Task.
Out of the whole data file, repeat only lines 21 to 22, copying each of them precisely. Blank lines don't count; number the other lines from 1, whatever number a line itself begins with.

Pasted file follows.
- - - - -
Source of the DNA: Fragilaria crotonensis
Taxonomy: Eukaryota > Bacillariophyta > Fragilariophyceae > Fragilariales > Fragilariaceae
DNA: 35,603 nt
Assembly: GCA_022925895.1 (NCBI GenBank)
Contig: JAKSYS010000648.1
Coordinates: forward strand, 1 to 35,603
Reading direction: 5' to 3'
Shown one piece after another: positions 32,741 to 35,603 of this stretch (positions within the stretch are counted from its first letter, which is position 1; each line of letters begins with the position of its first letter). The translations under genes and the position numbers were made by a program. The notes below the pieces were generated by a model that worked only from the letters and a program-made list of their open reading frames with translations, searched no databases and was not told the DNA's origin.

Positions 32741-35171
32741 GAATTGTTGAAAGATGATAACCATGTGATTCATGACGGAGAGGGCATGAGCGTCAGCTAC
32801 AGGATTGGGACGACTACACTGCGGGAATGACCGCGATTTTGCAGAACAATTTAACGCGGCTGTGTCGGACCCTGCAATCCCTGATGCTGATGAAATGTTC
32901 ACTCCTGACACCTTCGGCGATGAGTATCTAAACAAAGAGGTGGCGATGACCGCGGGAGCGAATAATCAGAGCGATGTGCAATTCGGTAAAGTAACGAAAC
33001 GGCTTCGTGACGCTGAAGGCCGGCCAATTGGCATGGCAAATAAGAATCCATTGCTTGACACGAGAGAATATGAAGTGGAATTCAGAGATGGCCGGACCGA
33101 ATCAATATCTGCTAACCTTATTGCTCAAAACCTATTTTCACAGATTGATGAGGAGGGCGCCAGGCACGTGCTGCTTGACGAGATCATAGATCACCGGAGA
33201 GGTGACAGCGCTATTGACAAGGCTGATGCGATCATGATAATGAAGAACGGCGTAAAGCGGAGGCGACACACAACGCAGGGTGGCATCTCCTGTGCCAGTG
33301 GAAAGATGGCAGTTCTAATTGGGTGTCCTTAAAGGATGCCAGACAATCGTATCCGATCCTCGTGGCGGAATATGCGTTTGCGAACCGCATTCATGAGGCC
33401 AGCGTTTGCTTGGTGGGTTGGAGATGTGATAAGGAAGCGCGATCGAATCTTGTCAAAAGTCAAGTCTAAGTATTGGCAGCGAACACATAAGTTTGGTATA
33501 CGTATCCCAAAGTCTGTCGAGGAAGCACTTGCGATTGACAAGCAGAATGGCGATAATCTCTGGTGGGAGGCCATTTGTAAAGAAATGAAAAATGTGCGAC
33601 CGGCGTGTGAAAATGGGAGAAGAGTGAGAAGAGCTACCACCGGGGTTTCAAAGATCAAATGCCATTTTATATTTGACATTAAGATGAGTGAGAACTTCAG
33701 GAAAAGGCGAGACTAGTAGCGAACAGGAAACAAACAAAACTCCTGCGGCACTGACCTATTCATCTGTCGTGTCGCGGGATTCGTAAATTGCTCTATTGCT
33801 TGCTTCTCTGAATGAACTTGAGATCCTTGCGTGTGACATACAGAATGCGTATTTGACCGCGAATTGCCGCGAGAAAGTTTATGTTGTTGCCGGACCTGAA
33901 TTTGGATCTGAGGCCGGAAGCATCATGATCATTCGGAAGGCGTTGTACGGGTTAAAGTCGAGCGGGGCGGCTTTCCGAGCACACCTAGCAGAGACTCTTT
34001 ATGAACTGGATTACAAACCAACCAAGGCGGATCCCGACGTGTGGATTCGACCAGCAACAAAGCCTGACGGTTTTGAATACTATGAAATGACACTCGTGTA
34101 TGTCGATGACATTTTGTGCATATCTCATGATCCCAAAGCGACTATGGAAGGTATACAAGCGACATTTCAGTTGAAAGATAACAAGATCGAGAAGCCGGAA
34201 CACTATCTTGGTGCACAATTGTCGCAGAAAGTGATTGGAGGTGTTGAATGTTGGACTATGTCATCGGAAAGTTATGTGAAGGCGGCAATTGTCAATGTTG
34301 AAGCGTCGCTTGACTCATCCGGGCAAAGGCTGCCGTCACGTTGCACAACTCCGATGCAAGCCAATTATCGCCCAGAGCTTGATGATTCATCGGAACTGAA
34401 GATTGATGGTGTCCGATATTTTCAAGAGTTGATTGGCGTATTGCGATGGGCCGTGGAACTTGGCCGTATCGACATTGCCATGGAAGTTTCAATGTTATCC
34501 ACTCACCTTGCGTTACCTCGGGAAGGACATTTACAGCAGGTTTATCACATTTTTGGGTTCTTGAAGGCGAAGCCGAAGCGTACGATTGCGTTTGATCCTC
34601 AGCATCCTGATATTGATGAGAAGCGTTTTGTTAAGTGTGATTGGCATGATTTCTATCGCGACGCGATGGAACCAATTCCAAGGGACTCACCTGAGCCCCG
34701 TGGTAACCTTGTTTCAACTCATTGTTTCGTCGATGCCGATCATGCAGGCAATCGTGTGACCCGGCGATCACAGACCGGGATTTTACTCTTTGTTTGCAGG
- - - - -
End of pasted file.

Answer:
33801 TGCTTCTCTGAATGAACTTGAGATCCTTGCGTGTGACATACAGAATGCGTATTTGACCGCGAATTGCCGCGAGAAAGTTTATGTTGTTGCCGGACCTGAA
33901 TTTGGATCTGAGGCCGGAAGCATCATGATCATTCGGAAGGCGTTGTACGGGTTAAAGTCGAGCGGGGCGGCTTTCCGAGCACACCTAGCAGAGACTCTTT